Harriet (Miss Watkins) is introduced as an intelligent and independent-minded young woman. She has lived with her aunt and uncle for most of her life, but her relationship with her uncle has grown difficult over recent years.
In the extract below from Chapter 1, she is taking a walk with William, a young man who has recently started to work for her uncle. He has just confided to her that he had little choice in the work he was offered.
Miss Watkins thought for a moment. “Does that mean you’ll leave one day?”
William shrugged. “I don’t know. It may be too late now, but at least I haven’t got Mr Wetherby telling me everything I have to do. I just want to be able to make my own decisions.”
“You can do more than I’ll ever be able to.” Miss Watkins let out a sigh. “Even for something as simple as going for a walk I have to ask permission and have a chaperone. Have you any idea how hard it is being a woman? I often wish I were a man so I could do what I want.”
William stopped and studied her. “You can’t say that.”
“Why not? Why is it wrong for me to want to be my own person when it’s acceptable for you to want the same?”
“Because men and women are different. We have different roles. Women are special; we need to take care of you.”
“And that’s why I wish I were a man. I don’t want to be looked after; I want to have the freedom you have.”
William was lost for words. “I’m glad you’re not a man,” he said eventually. “I like you as you are.”
“Was that a compliment?” Miss Watkins cocked her head at him and smiled.
William rolled his eyes at her. “You know it was.”
“Well … thank you. I’m sorry if you don’t like the way I feel, but I can’t abide the unfairness.”
“It’s not unfair. We just have our own roles.”
“You wouldn’t say that if you swapped places with me for a week. You’d be begging to have your old freedoms back.”
William’s pace slowed. “How long have you felt like this?”
“Ever since I realised what my life would become. Did you know my uncle couldn’t understand why I wanted to carry on at school? When I complained, he sent me away to a school for ladies to learn how to behave. I’ve had it drilled into me from everyone I’ve ever known that I’m a woman and the most I can expect from life is to get a husband, a good one if I’m lucky, and look after his children.”
“Don’t you want to get married and have children?”
Miss Watkins stopped. “I’m sorry … again. I’m not giving you a good impression of me, am I? When we left the house, I was excited because we were going to be alone together, but in the last five minutes I’ve probably made you wish you’d never come to Handsworth.”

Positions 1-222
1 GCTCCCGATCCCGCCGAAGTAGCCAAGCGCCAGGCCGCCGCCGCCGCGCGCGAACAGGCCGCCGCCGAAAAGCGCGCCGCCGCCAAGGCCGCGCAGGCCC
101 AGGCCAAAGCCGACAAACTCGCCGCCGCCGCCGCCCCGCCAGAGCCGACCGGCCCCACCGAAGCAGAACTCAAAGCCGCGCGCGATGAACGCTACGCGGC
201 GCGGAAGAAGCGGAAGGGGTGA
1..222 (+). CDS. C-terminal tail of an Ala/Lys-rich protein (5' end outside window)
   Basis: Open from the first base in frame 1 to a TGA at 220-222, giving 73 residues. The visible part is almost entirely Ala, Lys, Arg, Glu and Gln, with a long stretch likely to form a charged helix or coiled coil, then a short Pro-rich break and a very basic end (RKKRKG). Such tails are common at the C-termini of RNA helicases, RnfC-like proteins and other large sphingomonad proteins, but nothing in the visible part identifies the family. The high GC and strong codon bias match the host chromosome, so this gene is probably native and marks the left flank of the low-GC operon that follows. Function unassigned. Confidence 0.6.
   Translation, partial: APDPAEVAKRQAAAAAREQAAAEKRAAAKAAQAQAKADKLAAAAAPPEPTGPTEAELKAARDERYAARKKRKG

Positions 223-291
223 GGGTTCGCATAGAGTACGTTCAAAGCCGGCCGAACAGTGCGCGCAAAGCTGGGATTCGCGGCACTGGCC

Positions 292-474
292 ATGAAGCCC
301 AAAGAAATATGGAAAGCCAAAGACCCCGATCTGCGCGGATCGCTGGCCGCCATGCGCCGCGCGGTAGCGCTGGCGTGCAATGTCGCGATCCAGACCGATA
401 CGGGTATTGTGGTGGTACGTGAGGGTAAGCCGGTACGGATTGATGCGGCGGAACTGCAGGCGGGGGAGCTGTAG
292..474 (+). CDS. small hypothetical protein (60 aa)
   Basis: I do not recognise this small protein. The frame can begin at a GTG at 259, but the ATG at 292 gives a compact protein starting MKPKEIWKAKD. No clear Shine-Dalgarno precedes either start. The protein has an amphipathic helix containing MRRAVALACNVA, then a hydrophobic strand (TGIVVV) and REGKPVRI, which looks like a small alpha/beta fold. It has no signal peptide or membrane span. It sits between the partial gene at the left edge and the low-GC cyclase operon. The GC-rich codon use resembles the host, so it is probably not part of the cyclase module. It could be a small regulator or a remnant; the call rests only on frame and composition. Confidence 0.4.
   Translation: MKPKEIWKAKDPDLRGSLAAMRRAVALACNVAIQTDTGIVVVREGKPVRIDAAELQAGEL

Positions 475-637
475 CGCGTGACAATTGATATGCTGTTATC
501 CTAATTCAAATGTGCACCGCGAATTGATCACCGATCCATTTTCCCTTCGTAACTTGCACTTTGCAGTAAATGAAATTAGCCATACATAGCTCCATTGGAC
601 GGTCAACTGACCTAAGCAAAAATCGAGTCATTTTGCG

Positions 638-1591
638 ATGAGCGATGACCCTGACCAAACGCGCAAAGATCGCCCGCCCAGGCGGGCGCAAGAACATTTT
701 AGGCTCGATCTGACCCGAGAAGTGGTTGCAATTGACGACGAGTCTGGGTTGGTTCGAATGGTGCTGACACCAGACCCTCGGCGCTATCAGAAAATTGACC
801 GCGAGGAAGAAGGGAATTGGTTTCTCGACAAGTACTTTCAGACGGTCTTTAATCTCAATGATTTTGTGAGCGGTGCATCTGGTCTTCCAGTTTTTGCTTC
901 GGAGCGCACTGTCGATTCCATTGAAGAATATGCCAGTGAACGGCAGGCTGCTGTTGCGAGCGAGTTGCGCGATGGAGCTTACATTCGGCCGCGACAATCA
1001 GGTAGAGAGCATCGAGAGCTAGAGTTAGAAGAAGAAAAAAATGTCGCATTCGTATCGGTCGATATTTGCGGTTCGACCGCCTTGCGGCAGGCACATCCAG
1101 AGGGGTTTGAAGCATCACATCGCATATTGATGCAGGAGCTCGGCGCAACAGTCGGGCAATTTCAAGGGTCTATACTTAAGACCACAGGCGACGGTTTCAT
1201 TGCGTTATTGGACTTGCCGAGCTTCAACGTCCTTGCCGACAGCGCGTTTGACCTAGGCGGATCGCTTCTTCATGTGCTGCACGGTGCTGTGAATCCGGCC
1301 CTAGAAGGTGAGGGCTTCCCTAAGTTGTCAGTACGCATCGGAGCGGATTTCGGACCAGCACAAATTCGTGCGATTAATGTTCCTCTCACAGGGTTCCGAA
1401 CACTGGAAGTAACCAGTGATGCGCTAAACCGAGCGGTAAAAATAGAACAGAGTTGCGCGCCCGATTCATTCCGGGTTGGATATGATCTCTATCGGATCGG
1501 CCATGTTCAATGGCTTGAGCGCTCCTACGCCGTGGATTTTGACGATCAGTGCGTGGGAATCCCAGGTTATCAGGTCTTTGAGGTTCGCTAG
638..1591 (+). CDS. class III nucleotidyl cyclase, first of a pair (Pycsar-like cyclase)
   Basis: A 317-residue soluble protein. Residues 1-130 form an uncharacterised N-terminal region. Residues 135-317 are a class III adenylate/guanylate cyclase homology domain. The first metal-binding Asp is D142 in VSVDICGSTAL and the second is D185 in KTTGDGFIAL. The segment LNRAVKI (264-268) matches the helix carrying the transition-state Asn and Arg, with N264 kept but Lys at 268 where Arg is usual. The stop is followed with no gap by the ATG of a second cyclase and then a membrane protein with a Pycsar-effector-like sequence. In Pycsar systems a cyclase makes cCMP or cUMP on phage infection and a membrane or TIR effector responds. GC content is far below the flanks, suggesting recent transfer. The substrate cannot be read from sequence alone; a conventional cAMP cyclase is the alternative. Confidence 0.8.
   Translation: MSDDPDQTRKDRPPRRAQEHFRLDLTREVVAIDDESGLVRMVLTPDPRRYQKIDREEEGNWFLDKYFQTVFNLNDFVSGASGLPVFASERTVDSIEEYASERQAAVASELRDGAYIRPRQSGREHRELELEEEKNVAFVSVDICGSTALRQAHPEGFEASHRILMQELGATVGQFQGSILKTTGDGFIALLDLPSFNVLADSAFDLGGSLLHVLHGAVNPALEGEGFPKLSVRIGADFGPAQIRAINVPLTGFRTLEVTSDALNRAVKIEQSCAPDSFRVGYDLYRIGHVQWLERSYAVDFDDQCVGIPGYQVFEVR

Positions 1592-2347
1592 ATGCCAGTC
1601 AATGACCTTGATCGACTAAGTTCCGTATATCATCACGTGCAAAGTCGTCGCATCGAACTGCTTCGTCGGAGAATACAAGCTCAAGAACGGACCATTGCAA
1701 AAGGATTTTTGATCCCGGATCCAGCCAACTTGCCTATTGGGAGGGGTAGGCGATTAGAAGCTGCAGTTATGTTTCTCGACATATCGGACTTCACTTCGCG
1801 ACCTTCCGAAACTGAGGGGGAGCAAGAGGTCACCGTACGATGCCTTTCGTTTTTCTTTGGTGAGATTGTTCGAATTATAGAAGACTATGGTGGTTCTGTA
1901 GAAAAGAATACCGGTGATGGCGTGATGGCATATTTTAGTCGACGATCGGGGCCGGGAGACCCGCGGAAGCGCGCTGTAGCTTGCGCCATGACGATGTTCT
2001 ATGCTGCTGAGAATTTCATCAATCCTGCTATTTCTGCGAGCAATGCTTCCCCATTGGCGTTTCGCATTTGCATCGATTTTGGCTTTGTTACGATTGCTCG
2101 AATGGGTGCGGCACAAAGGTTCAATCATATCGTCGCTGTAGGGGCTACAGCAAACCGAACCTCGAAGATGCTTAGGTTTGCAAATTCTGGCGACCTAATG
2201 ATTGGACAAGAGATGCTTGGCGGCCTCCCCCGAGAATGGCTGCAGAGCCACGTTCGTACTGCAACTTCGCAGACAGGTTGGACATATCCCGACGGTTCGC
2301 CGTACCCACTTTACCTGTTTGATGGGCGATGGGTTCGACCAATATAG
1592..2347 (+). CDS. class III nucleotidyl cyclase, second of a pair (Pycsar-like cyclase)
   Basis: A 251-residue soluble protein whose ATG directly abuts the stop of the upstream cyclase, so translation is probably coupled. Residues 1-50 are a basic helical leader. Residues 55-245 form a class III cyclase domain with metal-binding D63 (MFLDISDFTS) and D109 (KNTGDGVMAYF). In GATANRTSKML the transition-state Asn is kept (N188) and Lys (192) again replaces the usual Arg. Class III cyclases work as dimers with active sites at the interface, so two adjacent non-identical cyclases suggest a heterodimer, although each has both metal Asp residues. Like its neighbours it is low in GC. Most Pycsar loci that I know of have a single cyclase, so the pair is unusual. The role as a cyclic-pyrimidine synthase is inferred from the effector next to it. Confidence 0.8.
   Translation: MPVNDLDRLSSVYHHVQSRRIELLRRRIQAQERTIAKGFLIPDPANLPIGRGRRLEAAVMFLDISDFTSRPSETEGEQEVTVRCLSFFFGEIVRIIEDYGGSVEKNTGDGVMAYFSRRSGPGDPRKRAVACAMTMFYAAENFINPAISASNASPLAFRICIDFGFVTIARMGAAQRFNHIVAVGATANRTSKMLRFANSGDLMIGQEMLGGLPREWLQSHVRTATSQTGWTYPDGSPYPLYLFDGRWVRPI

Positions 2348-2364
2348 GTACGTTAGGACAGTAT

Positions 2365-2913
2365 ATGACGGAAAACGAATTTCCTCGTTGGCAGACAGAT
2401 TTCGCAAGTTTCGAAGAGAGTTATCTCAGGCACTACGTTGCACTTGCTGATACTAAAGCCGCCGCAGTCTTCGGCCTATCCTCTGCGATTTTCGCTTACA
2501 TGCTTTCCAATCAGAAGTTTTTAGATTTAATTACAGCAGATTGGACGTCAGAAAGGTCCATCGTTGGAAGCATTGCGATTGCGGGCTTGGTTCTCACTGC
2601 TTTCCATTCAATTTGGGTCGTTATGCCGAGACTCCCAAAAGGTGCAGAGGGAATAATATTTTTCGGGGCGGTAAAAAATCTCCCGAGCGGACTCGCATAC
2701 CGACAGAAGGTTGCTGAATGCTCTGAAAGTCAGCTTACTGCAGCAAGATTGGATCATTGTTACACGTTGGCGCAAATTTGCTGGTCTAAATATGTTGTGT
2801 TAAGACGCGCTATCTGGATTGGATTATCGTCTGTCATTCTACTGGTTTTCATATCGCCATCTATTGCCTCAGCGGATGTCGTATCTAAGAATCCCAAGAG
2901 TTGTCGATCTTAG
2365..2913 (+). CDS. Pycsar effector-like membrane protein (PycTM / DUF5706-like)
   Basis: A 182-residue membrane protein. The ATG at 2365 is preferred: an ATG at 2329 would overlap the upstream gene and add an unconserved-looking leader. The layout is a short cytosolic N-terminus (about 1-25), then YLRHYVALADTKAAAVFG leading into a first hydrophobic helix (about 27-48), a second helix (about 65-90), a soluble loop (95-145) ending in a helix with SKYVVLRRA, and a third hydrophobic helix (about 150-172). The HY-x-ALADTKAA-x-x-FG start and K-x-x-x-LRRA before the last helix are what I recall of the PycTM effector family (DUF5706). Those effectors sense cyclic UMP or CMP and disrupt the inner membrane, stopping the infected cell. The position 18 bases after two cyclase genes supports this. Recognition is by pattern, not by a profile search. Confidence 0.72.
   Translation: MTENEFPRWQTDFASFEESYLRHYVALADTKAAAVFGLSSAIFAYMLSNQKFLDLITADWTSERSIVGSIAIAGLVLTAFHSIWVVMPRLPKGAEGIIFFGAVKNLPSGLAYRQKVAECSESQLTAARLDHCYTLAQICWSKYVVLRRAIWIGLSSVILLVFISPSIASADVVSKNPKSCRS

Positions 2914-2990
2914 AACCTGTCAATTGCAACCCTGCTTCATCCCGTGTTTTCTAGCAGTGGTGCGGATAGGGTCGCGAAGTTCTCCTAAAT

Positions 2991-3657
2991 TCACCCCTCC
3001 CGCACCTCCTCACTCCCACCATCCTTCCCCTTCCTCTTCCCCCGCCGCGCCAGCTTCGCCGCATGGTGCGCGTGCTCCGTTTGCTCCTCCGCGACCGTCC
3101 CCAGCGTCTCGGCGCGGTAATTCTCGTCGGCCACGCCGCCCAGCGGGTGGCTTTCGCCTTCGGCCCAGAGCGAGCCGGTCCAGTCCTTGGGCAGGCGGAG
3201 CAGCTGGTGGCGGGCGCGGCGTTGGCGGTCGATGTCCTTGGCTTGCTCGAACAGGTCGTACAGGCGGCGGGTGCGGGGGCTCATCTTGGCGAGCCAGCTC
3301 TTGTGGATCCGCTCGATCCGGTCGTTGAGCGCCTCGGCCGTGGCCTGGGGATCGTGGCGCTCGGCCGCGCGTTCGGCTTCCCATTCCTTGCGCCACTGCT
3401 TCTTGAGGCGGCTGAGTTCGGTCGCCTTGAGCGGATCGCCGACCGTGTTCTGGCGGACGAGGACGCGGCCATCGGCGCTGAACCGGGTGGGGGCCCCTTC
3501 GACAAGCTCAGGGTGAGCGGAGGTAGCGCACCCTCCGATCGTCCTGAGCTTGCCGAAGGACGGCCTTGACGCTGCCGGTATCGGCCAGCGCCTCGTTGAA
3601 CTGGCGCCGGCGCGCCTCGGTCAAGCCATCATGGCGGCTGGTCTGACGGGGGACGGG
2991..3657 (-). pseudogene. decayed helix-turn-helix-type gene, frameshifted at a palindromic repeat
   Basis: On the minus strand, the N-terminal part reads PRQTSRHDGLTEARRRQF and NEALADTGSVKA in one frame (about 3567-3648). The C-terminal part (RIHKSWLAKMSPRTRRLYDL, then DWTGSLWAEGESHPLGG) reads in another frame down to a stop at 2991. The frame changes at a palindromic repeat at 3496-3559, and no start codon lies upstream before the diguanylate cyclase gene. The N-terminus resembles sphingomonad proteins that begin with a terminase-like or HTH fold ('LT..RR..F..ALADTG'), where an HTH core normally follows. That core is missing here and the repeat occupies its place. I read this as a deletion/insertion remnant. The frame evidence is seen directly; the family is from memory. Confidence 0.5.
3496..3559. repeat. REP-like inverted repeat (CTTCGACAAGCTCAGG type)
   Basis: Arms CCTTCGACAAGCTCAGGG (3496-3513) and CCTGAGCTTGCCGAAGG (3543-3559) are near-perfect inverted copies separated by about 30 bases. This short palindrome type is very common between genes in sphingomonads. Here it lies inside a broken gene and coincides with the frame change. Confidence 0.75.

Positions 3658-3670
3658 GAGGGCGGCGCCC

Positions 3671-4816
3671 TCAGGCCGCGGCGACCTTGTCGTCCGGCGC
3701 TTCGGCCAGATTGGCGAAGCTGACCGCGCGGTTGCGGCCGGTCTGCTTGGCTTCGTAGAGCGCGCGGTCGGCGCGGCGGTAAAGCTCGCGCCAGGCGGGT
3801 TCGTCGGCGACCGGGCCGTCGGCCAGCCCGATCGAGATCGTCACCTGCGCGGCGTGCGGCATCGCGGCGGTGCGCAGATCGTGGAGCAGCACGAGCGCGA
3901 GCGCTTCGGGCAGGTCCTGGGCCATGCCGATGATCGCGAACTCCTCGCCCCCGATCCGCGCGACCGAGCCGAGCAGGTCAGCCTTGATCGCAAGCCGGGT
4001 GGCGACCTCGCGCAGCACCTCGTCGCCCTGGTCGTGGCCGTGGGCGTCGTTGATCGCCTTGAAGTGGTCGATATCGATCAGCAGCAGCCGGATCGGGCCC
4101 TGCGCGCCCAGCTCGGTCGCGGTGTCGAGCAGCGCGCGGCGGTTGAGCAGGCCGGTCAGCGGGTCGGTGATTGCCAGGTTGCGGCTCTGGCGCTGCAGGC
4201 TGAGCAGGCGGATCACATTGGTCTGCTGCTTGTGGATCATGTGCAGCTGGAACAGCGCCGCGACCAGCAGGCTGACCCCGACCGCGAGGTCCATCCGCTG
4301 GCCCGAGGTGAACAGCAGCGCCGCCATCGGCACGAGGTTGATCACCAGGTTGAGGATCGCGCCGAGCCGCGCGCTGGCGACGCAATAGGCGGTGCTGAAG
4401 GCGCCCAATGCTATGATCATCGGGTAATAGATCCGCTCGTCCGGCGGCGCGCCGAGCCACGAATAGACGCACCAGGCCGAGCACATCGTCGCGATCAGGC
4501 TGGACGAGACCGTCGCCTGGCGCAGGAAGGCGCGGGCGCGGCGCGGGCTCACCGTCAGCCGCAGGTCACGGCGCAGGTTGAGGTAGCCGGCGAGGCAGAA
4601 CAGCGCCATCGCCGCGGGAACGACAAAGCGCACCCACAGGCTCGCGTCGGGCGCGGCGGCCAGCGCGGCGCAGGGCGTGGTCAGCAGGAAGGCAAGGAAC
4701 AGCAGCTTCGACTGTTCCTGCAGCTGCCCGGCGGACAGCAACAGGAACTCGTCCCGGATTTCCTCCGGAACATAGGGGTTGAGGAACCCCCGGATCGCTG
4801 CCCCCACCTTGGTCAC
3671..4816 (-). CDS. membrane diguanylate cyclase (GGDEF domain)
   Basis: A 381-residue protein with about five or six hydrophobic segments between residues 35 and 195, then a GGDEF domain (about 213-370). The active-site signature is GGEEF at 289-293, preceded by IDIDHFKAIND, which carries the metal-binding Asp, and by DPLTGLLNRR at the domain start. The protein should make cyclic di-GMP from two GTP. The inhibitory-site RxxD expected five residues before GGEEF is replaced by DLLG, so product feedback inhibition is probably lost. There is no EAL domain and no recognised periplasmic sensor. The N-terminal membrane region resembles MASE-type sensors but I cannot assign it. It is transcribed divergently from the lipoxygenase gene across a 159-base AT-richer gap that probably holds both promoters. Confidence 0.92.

“No you haven’t.” William gazed into her doleful eyes as he subconsciously ran his fingers through her short, blonde ringlets. “I like you, but … I don’t know what to say. Women aren’t supposed to learn or be left alone.”
Miss Watkins turned away and blinked back the tears welling up in her eyes. “I’m sorry, I’ve misjudged you. Can you take me home and forget we had this conversation?”
William turned her to face him. “You intrigue me, Miss Watkins, and I don’t want to forget it. I know how I am when I’m with Mr Wetherby and so perhaps I can begin to understand … if you’ll let me.”
Miss Watkins smiled. “You won’t be shocked or think me strange?”
William’s heart was pounding. “I can’t guarantee that, but I’ll try to understand. It can be our secret.”
The Ambition & Destiny Series is now available from Amazon {http://bit.ly/VLMcB}. If you like heroines who are ahead of their time, and epic sagas set in Victorian Era England, start the journey today.
Further details of Women’s Rights {http://bit.ly/ve-womens-rights}in Victorian Era England and the early Suffrage movement {http://bit.ly/ve-suffrage}can be found on my website: vlmcbeath.com {http://valmcbeath.com}

Historical Fiction AuthorAbout VL McBeath, historical fiction author:

I didn’t ever envisage being an author, and certainly not of historical fiction. As I researched my Family History, however, there was something about the unfolding story that compelled me to put fingers to keyboard. Initially, I wrote for my own benefit, but after much deliberation, I decided the story needed to be told.

That was back in 2010/11. I’m currently revising and editing the novels, which have turned into The Ambition & Destiny Series. A short story prequel, Condemned by Fate was published at the end of 2016 and Hooks & Eyes, Part 1 of the series was released in March 2017. I am now hoping Part 2, Less Than Equals, will be published early July.

Outside of writing I am a scientist by training and have worked in the pharmaceutical industry for many years. I was born and raised in Liverpool but now live in Cheshire with my husband, youngest daughter and cat. In addition to Family History, my interests include rock music and Liverpool Football Club.

The Ambition & Destiny Series is set in Birmingham (UK) between 1839 and 1910, and although inspired by the information I uncovered, it is very much a work of fiction.